Kelly and Dermot discuss the recurring phrase “Agenbite of Inwit” and why Stephen repeats it over and over on June the sixteenth. Other topics included in the discussion are Buck Mulligan as nagging conscience, the gothic horror of growing up Irish, Catholic guilt and whether or not Stephen would have been better off praying at his mother’s bedside.
—I pinched it out of the skivvy’s room, Buck Mulligan said. It does her all right. The aunt always keeps plainlooking servants for Malachi. Lead him not into temptation. And her name is Ursula.
Part of an occasional series on Catholicism in Ulysses.
Stephen Dedalus and Buck Mulligan discuss, as Stephen puts it, a symbol of Irish art – the cracked looking glass of a servant, a literal looking glass that Mulligan stole from a literal servant. “Skivvy” means a menial laborer or a servant. Mulligan laments that his aunt only keeps unattractive servants to keep her nephew out of trouble. “Lead him not into temptation” is a play on a line from the Lord’s Prayer. But it’s her name, Ursula, that we’ll focus on today. There’s no wrong time to learn about the religious allusions found in a Buck Mulligan insult.
Naming the servant “Ursula” connects her to a saint with a distaste for the less fair sex and an interesting legend attached to her. “Ursula” is Latin for “little female bear” and she is the patron saint of archery, England, and the cities of Cologne, Germany and Binangonan, Philippines. Her feast day was on the 21st of October until it was removed from the liturgical calendar in the late 1960’s. St. Ursula lived in the 3rd or 4th century and, based on several biographies I read, is either a valiant warrior for women’s rights or a total fabrication.
Kelly and Dermot get deep talking about arch heresies, the Council of Nicaea, alchemy, Buck Mulligan’s blasphemy, James Joyce’s love of sacred music, and what the Council of Trent had in common with the classic film Footloose.
—He can’t wear them, Buck Mulligan told his face in the mirror. Etiquette is etiquette. He kills his mother but he can’t wear grey trousers.
To listen to a discussion of this topic, check out the podcast episode here.
The text of Ulysses is populated by certain repeated phrases that shine light on the inner world of the characters. One of the first we encounter is “Agenbite of Inwit” in “Telemachus.” Literally meaning “again-biting of inner wit,” it translates roughly to “remorse of conscience” and is derived from a medieval manual on morality called Ayenbite of Inwyt, which was translated, sometimes poorly, from French to English in the 1300’s. It’s remembered in modern times more as a fine example of the written form of the Kentish dialect of Middle English rather than as a work of literature or theology, and in fact, it seems that Ulysses revived its memory outside of academic circles.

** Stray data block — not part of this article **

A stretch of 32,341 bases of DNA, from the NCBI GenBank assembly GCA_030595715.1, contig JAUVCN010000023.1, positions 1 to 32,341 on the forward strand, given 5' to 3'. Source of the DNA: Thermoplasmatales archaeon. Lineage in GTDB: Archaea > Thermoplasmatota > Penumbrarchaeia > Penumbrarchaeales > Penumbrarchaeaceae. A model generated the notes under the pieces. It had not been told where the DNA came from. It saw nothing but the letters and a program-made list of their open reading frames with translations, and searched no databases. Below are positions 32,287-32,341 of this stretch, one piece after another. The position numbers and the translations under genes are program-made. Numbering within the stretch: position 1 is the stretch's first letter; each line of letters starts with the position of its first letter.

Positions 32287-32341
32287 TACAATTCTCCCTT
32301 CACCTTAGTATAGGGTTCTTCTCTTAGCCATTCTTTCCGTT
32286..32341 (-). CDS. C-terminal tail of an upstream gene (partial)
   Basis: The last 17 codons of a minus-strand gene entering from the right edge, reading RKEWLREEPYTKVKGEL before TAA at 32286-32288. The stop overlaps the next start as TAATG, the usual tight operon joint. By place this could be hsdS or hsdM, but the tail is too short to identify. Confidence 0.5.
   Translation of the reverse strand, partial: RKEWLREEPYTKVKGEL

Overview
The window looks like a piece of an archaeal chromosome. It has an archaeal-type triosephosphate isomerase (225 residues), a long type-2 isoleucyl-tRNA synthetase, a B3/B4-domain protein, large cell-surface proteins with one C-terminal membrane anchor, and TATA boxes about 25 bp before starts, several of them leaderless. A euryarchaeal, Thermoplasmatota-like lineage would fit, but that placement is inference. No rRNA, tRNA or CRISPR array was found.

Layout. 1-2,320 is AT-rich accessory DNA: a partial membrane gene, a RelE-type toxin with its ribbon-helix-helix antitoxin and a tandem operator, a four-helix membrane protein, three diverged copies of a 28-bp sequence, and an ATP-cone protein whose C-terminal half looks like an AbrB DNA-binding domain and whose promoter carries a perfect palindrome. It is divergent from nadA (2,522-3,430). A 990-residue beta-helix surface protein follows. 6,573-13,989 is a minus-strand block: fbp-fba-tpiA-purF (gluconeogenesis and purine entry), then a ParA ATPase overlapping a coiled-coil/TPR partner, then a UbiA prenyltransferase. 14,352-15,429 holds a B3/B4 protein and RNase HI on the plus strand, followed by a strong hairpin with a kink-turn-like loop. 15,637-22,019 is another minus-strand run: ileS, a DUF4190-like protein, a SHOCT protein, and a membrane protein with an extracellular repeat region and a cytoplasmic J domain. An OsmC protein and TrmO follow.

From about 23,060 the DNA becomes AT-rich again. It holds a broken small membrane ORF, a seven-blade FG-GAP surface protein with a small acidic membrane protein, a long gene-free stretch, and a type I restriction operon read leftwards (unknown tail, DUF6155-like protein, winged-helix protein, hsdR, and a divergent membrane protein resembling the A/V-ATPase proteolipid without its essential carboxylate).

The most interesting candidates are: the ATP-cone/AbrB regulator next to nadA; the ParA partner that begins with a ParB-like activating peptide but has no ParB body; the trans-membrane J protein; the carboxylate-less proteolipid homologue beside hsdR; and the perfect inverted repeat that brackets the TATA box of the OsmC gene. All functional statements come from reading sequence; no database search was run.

Why does the title of an obscure medieval text clang through Stephen’s internal monologue again and again throughout the day? In 1903, both Stephen Dedalus and James Joyce had been medical students in Paris, striking out on their own away from the constricting culture of Edwardian Ireland. Both would receive a telegram urging them to come home due to their mother’s impending death. Both would deny their mother’s final wish – to kneel and pray at her bedside. Stephen, for his part, is haunted by guilt surrounding his mother’s death.
Hell is breakfast with Buck Mulligan.
Kelly and Dermot talk about the allegory of the old milk woman who visits Stephen and the boys in the Martello Tower. Topics covered include Hiberno-English, the importance of tea in Irish culture and who the hell Mother Grogan was.
I am now writing a book based on the wanderings of Ulysses. ‘The Odyssey,’ that is to say, serves me as a ground plan. Only my time is recent and all my hero’s wanderings take no more than 18 hours. – James Joyce, 1918
For a discussion of this topic, check out our podcast episode here.
Welcome to the first post in an occasional series in which I read The Odyssey, break down the references in each of Ulysses’ eighteen episodes and pull out the ancient Greek parallels. Ulysses has its basis in Homer’s ancient Greek epic, so exploring the journeys of Leopold Bloom and Odysseus side by side seems like an obvious route. However, a word of caution: while The Odyssey is present in the text of Ulysses, knowing and understanding the Homeric parallels in Ulysses will only take you so far and will sometimes present you with “false friends” – apparent parallels where there are none. It’s kind of like the Spanish word embarazada. It looks a lot like a familiar English word, but using it to mean embarrassment might lead to… well, embarrassment.
Just so we’re clear on terms – “Homeric parallels” are the ways in which Ulysses is modeled on Homer’s Odyssey. “Ulysses” is the Latin name for the main character (Odysseus in Greek) after all. If you’ve used a reading guide or annotation to Ulysses, you’ve likely noticed that each episode in the novel is given a title corresponding to The Odyssey. The first chapter about Stephen and the boys in the tower is called “Telemachus,” for instance. Although these designations are common coin amongst Ulysses enthusiasts, they never appeared in any published edition of the book. They were popularized by Stuart Gilbert after they appeared in his 1930 book Ulysses – A Study. Joyce provided Gilbert with a schema outlining his novel as well as prominent themes and parallels in each episode. If you use an annotation that lists the corresponding organ, color, art etc. for each chapter, these also have their roots in Joyce’s schemata.